Its now 2017 and I have made my resolution for photography, to tell more stories to go along with my images.  Last year my resolution was to take more macro and small area images.  I was very successful in carrying out this resolution and I have no doubt I will be successful this year in sharing more stories about my images.  There is something about publicly making a positive affirmation through making a resolution that helps provide the energy to make things happen!

One thing I have noticed during this past year through social media is that when I combine a story with an image, the image is usually always more successful.  Viewers love a good story even if it is brief.  Most of my stories for landscape images have to do with the challenges that often come with getting the shot.  But there are also stories that have to do with the history of a landscape/land mark.  Sometimes the story relates to how a landscape awakens an experience at a personal level that is often shared by others as well, such a journey to one’s ideal home.  These stories are more archetypal in nature and point to common experiences.  Other times the story itself is in the image, for example images of trailscapes or approaching weather.  With all types of stories, the story helps lead the viewer not only into the image, but what the photographer was thinking and feeling at the time of capture.

In this blog post I will share some of my images and the original stories that went along with them from last year.  The first image is Snow Lake at Sunset and is titled “Its a Bugs World after all!”


Snow Lake Sunset: Its a Bugs World after all!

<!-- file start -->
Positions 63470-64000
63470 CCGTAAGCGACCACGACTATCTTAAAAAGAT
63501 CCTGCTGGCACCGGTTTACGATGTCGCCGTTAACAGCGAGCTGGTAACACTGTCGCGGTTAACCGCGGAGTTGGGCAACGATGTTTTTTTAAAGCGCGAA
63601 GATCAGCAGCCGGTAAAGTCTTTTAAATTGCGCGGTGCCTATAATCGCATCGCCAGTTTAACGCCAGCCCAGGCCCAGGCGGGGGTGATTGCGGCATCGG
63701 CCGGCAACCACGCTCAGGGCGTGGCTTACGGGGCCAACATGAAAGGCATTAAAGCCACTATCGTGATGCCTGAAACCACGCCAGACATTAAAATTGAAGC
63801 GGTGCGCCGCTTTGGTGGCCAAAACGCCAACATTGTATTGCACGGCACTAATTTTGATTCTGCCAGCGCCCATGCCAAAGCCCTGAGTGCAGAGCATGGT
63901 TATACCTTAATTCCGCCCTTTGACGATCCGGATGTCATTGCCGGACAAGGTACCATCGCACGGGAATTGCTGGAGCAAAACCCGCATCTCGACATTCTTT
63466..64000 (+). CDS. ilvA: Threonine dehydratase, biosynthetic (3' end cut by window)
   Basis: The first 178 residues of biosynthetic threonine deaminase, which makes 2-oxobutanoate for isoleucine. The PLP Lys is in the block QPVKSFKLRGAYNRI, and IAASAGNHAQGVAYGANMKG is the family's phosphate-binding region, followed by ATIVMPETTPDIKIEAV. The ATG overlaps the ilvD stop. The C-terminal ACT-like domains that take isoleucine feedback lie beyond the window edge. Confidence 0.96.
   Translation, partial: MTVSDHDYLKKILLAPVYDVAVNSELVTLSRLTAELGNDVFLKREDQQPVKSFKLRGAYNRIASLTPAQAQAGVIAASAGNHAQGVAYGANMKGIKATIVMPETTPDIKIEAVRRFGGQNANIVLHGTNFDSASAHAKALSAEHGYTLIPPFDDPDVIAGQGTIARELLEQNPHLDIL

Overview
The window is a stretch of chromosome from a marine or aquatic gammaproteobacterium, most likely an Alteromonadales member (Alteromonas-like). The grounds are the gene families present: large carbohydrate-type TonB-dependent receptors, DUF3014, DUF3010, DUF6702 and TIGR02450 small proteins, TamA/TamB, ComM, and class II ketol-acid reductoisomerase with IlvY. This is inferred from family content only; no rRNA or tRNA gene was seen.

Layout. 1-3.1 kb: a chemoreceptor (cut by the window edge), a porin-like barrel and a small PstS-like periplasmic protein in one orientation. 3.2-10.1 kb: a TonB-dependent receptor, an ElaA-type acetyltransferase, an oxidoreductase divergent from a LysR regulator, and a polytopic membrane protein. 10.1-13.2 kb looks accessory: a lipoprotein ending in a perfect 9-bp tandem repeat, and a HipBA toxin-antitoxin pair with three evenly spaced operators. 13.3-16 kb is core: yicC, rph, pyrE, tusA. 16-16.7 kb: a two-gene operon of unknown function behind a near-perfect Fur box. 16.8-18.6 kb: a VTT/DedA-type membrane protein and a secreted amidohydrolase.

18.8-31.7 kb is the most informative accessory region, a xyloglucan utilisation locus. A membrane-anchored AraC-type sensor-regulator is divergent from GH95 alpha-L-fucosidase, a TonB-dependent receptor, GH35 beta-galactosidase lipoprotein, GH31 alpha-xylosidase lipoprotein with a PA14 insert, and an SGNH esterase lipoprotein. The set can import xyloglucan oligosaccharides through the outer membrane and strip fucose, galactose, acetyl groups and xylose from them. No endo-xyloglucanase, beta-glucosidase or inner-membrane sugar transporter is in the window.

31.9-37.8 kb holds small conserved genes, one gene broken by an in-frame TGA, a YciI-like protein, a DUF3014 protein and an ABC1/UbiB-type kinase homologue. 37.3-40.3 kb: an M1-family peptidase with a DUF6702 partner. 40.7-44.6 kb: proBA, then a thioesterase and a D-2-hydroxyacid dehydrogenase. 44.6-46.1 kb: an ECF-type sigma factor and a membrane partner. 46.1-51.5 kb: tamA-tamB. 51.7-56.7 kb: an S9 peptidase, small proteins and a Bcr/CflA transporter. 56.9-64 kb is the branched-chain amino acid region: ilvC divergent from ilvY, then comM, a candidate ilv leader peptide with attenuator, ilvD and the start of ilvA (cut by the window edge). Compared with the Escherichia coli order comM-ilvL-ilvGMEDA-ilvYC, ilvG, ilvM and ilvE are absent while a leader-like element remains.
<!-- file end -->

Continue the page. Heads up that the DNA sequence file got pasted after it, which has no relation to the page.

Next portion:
“Yesterday I decided to take an impromptu trip to Snow Lake to watch the Sunset. I had scouted this composition out earlier in the week and wanted to return in more optimal light. Shooting the sunset at this location is challenging, not because of the steepness of the terrain, but because of the tempestuous and annoying buys that are everywhere. Every time the light got better, the bugs came out in ever increasing force creating zigzags in front of my camera lens and landing on the glass for in depth exploration as if it was a flower! And did I mention the biting! I attempted to swat them to clear them out of the area but this just caused them to come back with more vengeance as their high pitch humming sound got louder and louder. At one point I broadcast bug spray over the entire area but the spay fell back on my lens element interrupting my workflow some more! I resorted to speaking only in tongues and expletives. Finally i found my cool and I resigned myself to the fact that I was going to get eaten alive taking this sunset image and that I best take multiple images of the same scene in hopes that one would escape the wrath of the bugs, and that one shot is this one here! In spite of all the trouble, I am pleased how this turned out-it is such a beautiful spot! The pink heather dotting the landscape, the afterglow of the sun that just set, the warm color of the water and sky, were all just amazing that night!”


The next image is titled  “Nawiliwili Lighthouse” and is from a Father and Daughter vacation in February.


Nawiliwili Lighthouse